The students at the Culinary Institute of America (CIA) in Hyde Park have recently created a new eatery on campus, Pangea, which is their answer to an expanding global population that wants and needs to be well-fed without straining the Earth’s capacity to yield nutritious foodstuffs. Call it cuisine ecology: the comprehensive study of how food is produced and harvested, how various foods affect our health and the health of the planet and how to honor “the diverse flavors and influences” of cultures from all over the planet.
Opened to the public in January to serve dinners, Pangea is a classroom/restaurant, conceived and designed by students using odds and ends found all over the campus: the attics and basements; the president’s office; some items were even brought in from people’s homes. Senior director of Food and Beverage Operations Waldy Malouf calls the space “funky.” He points out the disparate conglomeration of furnishings repurposed for this eclectic space, such as a library card catalogue that holds bottles of red wine and a freestanding tool cabinet used to store flatware.
“The school has been here over 50 years, so you can imagine that the attic was full of plates and silverware, posters, old tables and chairs,” he says. “We replaced the carpet, blacked out the ceiling and painted. Then we threw everything else in. We found these old classroom chairs and painted some of them red to make them pop. This palm tree actually came from my basement.” He says that the pair of chandeliers now hanging from the ceiling were donated to the school years ago but were never used.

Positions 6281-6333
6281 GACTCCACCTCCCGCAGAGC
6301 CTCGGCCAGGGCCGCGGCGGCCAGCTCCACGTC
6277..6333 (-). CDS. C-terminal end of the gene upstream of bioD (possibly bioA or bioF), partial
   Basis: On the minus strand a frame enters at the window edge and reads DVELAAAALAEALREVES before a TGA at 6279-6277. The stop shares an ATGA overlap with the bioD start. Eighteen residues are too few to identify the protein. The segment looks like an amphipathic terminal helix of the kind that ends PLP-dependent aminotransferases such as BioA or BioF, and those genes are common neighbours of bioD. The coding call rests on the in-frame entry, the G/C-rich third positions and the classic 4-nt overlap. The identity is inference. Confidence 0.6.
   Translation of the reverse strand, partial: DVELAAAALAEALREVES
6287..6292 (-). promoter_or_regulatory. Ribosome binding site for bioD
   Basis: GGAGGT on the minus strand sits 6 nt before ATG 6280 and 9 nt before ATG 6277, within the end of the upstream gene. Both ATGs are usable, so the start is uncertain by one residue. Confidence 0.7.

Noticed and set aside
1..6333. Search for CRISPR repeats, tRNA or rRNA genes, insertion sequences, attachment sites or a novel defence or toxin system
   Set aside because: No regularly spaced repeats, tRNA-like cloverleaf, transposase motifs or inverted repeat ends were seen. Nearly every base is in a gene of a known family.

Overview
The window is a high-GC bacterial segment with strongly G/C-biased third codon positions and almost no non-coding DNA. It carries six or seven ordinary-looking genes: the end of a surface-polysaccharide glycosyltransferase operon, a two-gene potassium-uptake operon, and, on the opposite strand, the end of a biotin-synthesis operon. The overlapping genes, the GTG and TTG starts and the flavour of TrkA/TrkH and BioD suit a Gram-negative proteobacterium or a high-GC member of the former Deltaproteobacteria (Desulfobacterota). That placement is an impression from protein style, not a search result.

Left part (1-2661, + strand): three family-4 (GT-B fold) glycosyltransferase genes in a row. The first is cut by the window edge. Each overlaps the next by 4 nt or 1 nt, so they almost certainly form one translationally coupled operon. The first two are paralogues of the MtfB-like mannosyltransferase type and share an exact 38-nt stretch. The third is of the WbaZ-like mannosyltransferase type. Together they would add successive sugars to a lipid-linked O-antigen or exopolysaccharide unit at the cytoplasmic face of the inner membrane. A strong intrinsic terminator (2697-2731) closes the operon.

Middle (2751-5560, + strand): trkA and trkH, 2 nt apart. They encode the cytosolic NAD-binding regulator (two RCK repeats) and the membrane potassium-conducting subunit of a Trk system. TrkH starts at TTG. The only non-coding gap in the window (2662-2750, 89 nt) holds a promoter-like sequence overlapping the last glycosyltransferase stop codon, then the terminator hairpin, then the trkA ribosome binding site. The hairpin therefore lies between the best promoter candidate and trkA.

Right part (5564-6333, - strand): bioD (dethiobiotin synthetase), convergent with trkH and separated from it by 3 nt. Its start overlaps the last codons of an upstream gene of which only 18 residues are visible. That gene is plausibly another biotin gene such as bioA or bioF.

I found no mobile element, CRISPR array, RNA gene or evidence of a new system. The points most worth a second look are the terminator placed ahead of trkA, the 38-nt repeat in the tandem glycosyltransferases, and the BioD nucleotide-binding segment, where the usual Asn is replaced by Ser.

Physical elements may be mismatched, but they all come together to create a comfortable, casual dining room: a place where students can learn what works in terms of restaurant design and where diners can experience new tastes. It was a feat accomplished with a limited budget and little time, which is another aspect of the project that serves as a learning tool. “It’s good for the students to experiment with the pop-up concept to see how it’s done,” Malouf says. “Here they worked on tabletop settings, and they were involved in the chefs’ garden wall.” He indicates herbs growing along the windows, which are used in tea service and in the kitchen as well. A wall of lettuces and greens grows under a panel of lights, which he calls “a good start for future experimental roof gardens and greenhouses.”
The real success of the project, of course, comes down to the food. “The whole idea of plants and cuisine is central. Pangea is not a vegetarian restaurant – customers can choose from two menus, one with meats or fish and one without – but we call it a ‘plant-forward’ menu. There are ten prix fixe dishes: five courses with two dishes in each course. Both menus have plants and grains as the focus, which is the opposite of dishes heavy on traditional proteins. We use meats and fish sparingly to add flavor and texture. ‘Plant forward’ goes back to the way we used to eat before factory farms. Pre-World War II, people really couldn’t afford that much protein, so their diets were more vegetable-based, with a little bit of protein. Instead of the 32-ounce T-bone with a tablespoon of creamed spinach, it was the reverse: more spinach and greens and grains, with some of the flavor of the proteins.”